Year Zero is absolutely one of Reznor’s best releases, as it’s a well return to the cryptic style of albums like The Fragile and The Downward Spiral, with much success. It’s quite a challenging, dark, and disturbing release recounting the events leading up to the end of all things. Where we saw Reznor’s ability slip a little with With Teeth, he’s put it back together with Year Zero. Year Zero may just be Reznor’s The Wall, it’s a crazed, addicting storyline that may very well be turned into a movie, held together by the dark undertones of the album’s music. Tracks scream complete paranoid aggression like Survivalism, when Reznor roars I got my violence in high-def ultra-realism. above blistering bass and thundering electronics. Or The Great Destroyer, in which Reznor wails about I hope they cannot see, I am the great destroyer! before the song slides down a pit into nothingness, above the most crazed, insane, and completely chaotic song ending of all time; as electronic sounds of all sorts roar over a constant beat, which Reznor declares symbolizes “the end of the world.” This is the aggression and panic we’ve solely missed since The Downward Spiral, and Reznor brings it back, like a shot of adrenaline.

The album’s ability to tell a story is well-done as well, many songs are dedicated to tell the story and keep it moving like The Good Solider, which tells the story of a solider doubting his country, The Warning which tells the story of a man who sees ‘The Presence’, a ghostly figure in the shape of hand that is featured on the cover. Another Version of the Truth captures the essence of walking out your front door into a bleak, dark atmosphere of chaos and the end of the world perfectly, until The Great Destroyer ends it all, and just like every Nine Inch Nails’ album, it ends on a high-note with the last two tracks, which reflect on the album’s happenings. Where the album begins a bit poppy and easily digestible, it continuously gets harder to follow, more cryptic, and more disturbing as the tracks click on. One slowly falls into another, and by the end, it’s over, and you’ve just witnessed the end of the world.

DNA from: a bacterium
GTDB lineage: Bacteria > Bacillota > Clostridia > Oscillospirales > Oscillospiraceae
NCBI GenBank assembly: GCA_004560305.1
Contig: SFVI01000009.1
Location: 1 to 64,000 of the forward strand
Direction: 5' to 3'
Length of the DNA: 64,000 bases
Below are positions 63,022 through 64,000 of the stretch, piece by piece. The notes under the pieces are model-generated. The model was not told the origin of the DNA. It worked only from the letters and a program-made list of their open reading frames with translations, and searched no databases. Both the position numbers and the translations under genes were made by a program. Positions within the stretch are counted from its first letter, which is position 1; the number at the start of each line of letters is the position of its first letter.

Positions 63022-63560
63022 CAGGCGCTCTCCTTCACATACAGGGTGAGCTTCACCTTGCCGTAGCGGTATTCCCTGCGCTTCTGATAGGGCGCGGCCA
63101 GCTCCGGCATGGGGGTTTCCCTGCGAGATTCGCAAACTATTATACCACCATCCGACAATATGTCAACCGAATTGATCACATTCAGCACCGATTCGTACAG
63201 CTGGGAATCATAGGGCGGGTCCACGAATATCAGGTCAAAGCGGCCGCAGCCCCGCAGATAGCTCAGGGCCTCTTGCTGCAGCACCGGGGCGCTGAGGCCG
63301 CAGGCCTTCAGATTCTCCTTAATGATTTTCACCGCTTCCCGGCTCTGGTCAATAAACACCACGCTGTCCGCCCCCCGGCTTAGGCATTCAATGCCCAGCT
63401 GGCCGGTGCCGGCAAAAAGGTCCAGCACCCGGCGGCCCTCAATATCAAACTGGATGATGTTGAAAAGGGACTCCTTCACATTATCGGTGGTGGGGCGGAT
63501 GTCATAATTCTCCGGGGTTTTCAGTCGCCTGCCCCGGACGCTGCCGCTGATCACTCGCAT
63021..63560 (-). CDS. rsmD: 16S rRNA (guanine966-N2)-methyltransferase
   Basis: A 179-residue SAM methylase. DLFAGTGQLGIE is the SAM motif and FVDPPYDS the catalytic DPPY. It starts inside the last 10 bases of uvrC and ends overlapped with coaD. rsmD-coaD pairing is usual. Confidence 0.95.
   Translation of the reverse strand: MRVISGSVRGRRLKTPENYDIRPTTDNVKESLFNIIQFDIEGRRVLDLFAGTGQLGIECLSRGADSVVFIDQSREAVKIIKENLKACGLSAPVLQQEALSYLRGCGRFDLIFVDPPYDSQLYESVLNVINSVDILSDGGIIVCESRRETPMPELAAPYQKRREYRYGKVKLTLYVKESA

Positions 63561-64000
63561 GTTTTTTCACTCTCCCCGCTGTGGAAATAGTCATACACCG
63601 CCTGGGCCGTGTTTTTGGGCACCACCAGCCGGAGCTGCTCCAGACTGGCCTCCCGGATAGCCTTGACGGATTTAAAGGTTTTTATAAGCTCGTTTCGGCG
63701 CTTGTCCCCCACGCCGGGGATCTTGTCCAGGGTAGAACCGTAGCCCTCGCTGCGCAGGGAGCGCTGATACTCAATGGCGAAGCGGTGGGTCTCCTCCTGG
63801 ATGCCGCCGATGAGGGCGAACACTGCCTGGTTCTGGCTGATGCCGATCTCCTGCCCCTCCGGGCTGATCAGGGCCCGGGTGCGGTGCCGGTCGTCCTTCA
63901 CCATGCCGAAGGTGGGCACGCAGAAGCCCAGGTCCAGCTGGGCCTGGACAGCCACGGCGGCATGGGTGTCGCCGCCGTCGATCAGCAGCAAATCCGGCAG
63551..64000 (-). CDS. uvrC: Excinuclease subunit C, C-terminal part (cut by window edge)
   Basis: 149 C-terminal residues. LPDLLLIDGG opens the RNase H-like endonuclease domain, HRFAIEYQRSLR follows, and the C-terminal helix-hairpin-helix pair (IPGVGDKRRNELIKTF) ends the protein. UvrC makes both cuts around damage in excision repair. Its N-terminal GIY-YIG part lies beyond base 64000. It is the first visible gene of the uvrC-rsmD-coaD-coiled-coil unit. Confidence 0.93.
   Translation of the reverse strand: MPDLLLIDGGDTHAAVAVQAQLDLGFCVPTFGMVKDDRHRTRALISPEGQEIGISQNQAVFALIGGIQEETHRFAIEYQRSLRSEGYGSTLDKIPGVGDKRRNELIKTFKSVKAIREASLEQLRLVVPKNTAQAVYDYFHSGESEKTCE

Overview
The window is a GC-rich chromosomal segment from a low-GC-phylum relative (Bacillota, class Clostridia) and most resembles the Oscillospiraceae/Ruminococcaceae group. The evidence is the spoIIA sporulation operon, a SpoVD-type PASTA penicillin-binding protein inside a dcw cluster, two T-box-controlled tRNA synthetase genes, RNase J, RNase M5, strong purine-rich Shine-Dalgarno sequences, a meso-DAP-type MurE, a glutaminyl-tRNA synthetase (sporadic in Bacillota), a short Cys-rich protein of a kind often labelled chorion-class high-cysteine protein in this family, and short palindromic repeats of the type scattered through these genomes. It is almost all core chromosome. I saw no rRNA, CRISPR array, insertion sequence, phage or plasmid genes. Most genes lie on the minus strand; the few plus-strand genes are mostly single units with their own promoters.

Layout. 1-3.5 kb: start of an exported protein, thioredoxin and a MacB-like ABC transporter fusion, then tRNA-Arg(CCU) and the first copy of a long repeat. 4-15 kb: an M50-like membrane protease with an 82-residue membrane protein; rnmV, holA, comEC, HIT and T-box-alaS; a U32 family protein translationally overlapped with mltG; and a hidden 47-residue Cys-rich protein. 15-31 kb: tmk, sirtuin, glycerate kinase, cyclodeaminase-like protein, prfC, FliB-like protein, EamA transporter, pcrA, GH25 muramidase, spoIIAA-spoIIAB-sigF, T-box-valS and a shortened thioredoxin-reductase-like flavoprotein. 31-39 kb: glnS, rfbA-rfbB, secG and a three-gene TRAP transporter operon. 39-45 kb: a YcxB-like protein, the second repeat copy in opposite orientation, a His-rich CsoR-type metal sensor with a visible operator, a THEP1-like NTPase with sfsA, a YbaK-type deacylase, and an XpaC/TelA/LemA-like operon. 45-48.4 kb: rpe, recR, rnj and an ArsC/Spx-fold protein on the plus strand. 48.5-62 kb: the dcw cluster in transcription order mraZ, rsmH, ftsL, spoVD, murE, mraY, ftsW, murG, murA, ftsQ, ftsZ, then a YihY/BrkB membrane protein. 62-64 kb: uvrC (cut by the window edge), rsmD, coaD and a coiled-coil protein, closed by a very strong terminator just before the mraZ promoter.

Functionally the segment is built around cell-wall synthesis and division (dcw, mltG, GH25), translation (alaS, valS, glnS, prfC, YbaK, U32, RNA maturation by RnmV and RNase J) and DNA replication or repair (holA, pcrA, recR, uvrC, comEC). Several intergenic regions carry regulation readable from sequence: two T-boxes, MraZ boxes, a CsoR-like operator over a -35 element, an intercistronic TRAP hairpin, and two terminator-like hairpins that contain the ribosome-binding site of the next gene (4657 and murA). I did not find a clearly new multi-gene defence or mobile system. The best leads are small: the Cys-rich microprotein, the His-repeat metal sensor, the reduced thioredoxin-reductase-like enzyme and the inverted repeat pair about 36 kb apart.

Year Zero is one of those albums that you stumble onto, much like Reznor stumbled onto the idea. It's the most electronic release of Nails' discography since their debut, but has a strangely modern yet retrospective feel to it. There was no way I would have thought that Nine Inch Nails would still be a relevant force in today’s music back in the day of Pretty Hate Machine. There’s something timeless and addicting about his music, perhaps it’s unique style, or the fact that only six Nine Inch Nails albums have been released in almost twenty years. Something keeps me here, something keeps me listening and keeps Reznor relevant. Year Zero is the eptiome of everything Reznor’s done right over the years, and proves that not everybody loses their musical talent when they age. Reznor’s just getting started, and Year Zero proves this with perhaps, the best Nails albums to date.